PATHOGENS AND VIRULENCE
The body is exposed to many pathogenic microorganisms and multicellular parasites. Most microorganisms found associated with the body are harmless and live as commensals or symbionts but others cause disease and are known as pathogens. Infection, from the Latin ‘inficere’ (to put in), is the successful persistence and/or multiplication of the pathogen on or within the host. In this respect, pathogenesis may be defined as the molecular and biochemical mechanisms that allow pathogens to cause diseases. Mummies preserved in ancient Egypt and elsewhere display evidence that infectious diseases have always been a threat. The emergence of new pathogens and the development of resistance to current treatments for existing pathogens means that infectious diseases will probably always be with us.
Many antibiotic drugs are available to treat infectious diseases and, in many cases, will effect a cure. It is, however, possible for them to exacerbate the problem since the drug can remove commensals allowing antibiotic resistant pathogens to flourish. Also, an adequate immune response is often necessary, since drugs alone may fail to eliminate the infection. Thus all pathogens must overcome the defense systems present in their hosts .
Some pathogens regularly cause diseases while others do not. For example, Pseudomonas aeruginosa (Figure 2.1) can cause overwhelming disease inpatients whose defense systems are compromized but not in those with intact defenses. It is likely that any microorganism with the ability to live in or on humans will sometimes become an opportunistic pathogen especially if the balance between the usual microorganisms present and the immune system is disturbed. Thus bacteria which are normally harmless, but which are opportunistic pathogens, can cause infections under certain conditions. For example, wounds can become badly infected with bacteria that normally exist on the skin, and bacteria that normally live in the gut can cause serious infections if peritonitis allows the gut contents to enter the peritoneum. In general, these infections are not transferable to other healthy humans.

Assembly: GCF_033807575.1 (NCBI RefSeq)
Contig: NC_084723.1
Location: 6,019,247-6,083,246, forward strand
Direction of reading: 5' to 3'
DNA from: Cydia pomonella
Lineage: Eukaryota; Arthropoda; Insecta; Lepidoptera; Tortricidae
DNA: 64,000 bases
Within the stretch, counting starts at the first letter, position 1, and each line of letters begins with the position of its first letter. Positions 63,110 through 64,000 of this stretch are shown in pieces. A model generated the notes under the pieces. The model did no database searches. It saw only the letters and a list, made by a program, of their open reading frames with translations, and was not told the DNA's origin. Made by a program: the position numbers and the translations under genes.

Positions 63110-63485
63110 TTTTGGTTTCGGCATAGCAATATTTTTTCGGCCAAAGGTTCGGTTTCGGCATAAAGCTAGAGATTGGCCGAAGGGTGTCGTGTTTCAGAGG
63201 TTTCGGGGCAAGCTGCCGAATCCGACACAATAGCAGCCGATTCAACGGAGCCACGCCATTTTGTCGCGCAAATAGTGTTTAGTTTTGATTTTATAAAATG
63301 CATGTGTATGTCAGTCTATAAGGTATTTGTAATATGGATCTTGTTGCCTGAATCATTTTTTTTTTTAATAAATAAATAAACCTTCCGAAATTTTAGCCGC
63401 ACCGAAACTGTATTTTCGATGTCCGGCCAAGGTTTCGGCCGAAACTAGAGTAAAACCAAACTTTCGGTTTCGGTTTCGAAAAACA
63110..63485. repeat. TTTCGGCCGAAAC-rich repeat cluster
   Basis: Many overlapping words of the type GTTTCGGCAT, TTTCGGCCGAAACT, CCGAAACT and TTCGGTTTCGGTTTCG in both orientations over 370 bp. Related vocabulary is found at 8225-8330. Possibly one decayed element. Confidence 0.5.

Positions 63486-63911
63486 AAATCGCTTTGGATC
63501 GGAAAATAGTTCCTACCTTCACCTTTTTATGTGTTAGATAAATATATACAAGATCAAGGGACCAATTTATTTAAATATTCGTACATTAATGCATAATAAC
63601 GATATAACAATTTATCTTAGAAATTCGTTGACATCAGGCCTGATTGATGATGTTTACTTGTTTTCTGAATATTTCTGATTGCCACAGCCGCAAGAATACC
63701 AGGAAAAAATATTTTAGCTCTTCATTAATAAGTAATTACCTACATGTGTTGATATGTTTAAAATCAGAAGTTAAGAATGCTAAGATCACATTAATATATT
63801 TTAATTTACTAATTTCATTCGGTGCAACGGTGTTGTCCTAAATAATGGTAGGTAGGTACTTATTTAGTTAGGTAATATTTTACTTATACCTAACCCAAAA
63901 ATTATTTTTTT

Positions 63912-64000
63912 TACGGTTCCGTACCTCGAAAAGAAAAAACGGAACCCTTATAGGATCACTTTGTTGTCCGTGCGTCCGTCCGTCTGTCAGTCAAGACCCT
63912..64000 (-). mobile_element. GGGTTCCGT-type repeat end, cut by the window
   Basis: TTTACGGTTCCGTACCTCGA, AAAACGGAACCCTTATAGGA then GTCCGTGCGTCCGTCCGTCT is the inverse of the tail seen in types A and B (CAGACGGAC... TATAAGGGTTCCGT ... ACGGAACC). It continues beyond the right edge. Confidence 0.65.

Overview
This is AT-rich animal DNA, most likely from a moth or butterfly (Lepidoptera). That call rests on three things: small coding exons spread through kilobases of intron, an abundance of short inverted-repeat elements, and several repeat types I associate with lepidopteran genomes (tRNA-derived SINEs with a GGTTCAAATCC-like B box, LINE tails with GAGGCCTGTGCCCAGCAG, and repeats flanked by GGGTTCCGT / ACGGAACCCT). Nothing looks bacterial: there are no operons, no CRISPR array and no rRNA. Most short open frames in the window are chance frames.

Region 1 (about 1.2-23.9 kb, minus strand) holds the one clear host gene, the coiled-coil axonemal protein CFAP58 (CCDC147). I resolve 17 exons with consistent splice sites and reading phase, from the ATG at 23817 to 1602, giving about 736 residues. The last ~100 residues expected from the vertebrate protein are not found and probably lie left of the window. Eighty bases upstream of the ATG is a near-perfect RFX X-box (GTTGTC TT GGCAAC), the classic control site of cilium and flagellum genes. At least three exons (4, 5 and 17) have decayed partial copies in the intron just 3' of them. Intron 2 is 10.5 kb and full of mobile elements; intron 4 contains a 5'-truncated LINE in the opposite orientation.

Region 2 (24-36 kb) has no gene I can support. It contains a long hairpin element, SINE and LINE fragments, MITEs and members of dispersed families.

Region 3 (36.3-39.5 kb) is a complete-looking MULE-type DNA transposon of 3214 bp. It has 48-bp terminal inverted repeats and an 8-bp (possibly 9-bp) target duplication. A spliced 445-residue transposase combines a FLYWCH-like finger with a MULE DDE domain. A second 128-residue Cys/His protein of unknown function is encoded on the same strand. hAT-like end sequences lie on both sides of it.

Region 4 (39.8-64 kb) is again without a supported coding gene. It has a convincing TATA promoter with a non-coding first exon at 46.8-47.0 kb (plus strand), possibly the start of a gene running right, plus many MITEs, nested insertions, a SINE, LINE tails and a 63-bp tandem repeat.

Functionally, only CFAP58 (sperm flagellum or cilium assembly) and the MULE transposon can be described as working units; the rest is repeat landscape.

The success of pathogenic microorganisms depends on their ability to colonize host tissues and to counter the host’s defense mechanisms. Virulence is measured by the infective dose and the severity of the disease caused. For example, as few as 10 to 100 Shigella dysenteriae cells can cause shigellosis but more than 10 000 cells are needed of the less virulent salmonella or cholera bacteria. True pathogens are equipped with a range of virulence factors. The strains of some bacterial species, such as pathogenic forms of Escherichia coli (Figure 2.2) can produce different virulence factors that cause, for example, diarrhea, urinary tract infections or sepsis. Other strains, however, do not produce virulence factors or do so to a lesser extent and are therefore not pathogenic, except when they infect an immunocompromized host.
A pathogen must be transmitted from a source to the patient. Direct contact between hosts is the most obvious form of transmission but coughs and sneezes (aerosols), food, water and arthropod vectors are all used by various pathogens. The long-term survival of pathogenic microorganisms also depends on maintaining their infectivity during transmission from host to host. Diseases that are transmitted from animals to humans are called zoonoses, while humans who harbor a pathogen but are asymptomatic arecalled carriers.